Calling flyers — the marksman’s goal
by Tom Gaylord
Writing as B.B. Pelletier
This report covers:
- What is a called flyer?
- Airguns are unique
- How are flyers called?
- I became a better shooter
- The skill transfers
Today’s report was at the request of reader Chris USA. He responded to a comment made by reader Matt61,
On “called flyers”, what is that exactly? Do you call it (before) the pellet hits ? or,…is it a choice you make (after) the shot hits ? Follow through and keeping the eye on the target, after the shot,…I find that most of the time that I know (before) the pellet hits that I messed up. It’s an instinct, but one I am still working on.
Do you call a “flyer” after or before the shot hits ? If before,…you better be pretty darn quick about it !
The conversation went on to question how it was possible to call a flyer that left the airgun in a few milliseconds. Do humans really have reaction times that fast? Not really, but reaction time has nothing to do with calling flyers.
I told Chris I would address this subject soon, and today is the day. What is a called flyer and how can it be called?
What is a called flyer?
A called flyer is a shot that the shooter knows did not go to the place he intended. He knows where the shot went before he sees the hole in the target. To answer Chris’ first question, a called flyer is called before the shooter sees where the shot went. It has everything to do with the sight picture the shooter sees when the shot breaks, and his knowing exactly when the shot breaks. The latter is a function of the trigger. Only a trigger that is predictable will allow the shooter to concentrate on the sight picture at the moment of firing.
Airguns are unique
This is where airguns differ from firearms, because every airgun powerplant is unique in this respect. A pneumatic acts like a firearm. When you hear the sound of the shot, the pellet has already left the barrel. A spring-piston gun is different. You feel the shot before you hear it. And you feel it while the pellet is still in the barrel. Maybe those two things (feeling and hearing) happen too close to one another to separate them, but the shooter with a little experience knows when the pellet has left the barrel. That matters, because with a spring gun it is possible to do things that influence the pellet after the sear has released the piston but before the pellet starts moving. This is where follow-through becomes so important, and also where the artillery hold gets so much of its value.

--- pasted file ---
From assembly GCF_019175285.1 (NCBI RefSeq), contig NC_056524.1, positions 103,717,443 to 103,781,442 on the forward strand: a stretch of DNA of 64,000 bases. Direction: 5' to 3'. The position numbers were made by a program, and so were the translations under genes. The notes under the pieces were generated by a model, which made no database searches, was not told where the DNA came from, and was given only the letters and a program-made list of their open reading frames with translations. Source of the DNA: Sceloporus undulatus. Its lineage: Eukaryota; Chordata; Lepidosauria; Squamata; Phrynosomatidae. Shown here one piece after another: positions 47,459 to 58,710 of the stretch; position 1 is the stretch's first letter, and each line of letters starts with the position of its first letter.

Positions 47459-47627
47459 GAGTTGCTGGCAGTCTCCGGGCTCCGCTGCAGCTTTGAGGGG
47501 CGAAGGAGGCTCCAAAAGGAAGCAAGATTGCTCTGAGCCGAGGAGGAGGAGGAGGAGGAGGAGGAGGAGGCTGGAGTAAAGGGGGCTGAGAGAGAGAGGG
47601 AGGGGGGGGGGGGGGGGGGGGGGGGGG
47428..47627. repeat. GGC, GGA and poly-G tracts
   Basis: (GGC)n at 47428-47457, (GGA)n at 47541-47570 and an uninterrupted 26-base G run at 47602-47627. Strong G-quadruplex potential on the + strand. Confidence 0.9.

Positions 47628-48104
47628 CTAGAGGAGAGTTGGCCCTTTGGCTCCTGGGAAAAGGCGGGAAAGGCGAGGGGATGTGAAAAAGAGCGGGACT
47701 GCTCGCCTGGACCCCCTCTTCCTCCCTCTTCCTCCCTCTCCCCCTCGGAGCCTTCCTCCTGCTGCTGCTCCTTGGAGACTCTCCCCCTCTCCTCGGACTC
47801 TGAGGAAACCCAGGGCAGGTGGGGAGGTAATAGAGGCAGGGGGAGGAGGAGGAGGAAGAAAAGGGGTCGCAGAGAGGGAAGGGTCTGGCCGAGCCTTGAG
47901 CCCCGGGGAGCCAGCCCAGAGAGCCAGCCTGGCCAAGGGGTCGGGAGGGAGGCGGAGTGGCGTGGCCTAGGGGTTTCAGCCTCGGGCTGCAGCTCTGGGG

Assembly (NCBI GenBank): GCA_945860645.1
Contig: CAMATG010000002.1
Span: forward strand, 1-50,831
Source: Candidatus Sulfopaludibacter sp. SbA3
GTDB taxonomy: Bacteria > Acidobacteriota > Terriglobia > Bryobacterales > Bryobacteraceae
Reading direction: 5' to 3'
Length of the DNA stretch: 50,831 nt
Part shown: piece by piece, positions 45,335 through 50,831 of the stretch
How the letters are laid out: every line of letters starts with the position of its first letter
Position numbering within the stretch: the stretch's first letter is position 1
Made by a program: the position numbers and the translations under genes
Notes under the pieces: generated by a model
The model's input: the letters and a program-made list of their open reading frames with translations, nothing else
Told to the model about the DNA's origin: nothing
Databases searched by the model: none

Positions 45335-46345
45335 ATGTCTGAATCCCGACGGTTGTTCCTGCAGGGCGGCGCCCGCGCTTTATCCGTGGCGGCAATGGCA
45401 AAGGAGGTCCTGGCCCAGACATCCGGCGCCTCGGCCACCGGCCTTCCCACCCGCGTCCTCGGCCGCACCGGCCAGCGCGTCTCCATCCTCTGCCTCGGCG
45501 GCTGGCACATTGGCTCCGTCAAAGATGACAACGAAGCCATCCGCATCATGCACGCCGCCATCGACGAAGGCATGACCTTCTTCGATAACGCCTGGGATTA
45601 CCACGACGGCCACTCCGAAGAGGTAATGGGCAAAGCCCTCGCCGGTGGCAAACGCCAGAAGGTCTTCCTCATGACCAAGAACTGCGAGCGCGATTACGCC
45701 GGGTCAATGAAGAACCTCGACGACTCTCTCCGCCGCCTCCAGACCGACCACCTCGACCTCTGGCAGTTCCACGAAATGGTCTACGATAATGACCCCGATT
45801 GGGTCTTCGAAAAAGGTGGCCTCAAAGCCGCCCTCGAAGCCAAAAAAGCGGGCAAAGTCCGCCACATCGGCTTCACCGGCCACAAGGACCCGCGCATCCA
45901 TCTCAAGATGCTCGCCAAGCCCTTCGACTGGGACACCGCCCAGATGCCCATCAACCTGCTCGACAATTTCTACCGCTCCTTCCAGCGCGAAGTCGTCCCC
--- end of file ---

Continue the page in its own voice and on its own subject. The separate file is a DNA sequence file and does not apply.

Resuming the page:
How are flyers called?
Back to the subject — how can a shooter know when a shot has not gone to its intended point of impact? The answer became suddenly evident to me when I was practicing to shoot a 10-meter target air pistol. I think I saw it first during dry-fire practice. I would hold the pistol exactly as I would when shooting and the trigger was breaking as it always did, but the gun was not firing. All the literature said that the front sight was the most important sight element. Keep that in focus and everything falls into place.
I noticed that sometimes there was an involuntary twitch in my shooting arm that moved the front sight to one side of the rear notch. I knew that shot would not have gone where I wanted. It would have gone in whichever direction the front sight went. If it went to the left side of the rear notch, the shot would have gone to the left. That was the most common direction, by the way, because I am a right-handed shooter.
Noticing the relationship of the front sight and rear sight notch at the instant of firing is how shots are called.
The next time I shot pellets, I found I was doing the same thing — seeing where the front sight was, relative to the rear notch, when the shot fired and saying where the shot went. I was now calling my shots. In fact, I was calling them so accurately that I was surprised. This was a skill that other gun writers had touched on but I was never able to repeat before now.
I became a better shooter
Once I saw that this worked, the shooting world came into much sharper focus. I could score a 10-meter pistol target from the firing line before seeing it. I was usually right, too. My average score increased by many points, once I gained this skill.
And guns with open sights are where calling the shot originated. It’s pretty difficult to not know where a shot goes when you can see it through a telescopic sight. Calling the shot originated with the first accurate firearm — the Kentucky long rifle.
The skill transfers
The skill I acquired transferred to other guns as well. Now I learned to hold steady through the shot no matter how severe the recoil, just so I could see the shot at the moment of release. My former way of shooting now seemed more like wishful sniping — blasting away at a target and hoping for the best. Knowing I could call the shots meant I was able to place my shots. I was also able to tell the difference between an accurate gun and one that wasn’t built right — regardless of the price.
If I had continued shooting in competition there is no doubt that my average score would have continued to increase until it hit the practical limit of my physiological capability. And then I could have either learned to improve my physiology or been content to remain where I was — a very good shooter but not a great one.
Alas, I quit shooting competitively and my abilities began to degrade over time. I can still call my shots, but not with the degree of certainty that was once possible. I suppose this is like riding a bike. Once you learn how you can always do it, but to win the Tour de France requires continuous training and application.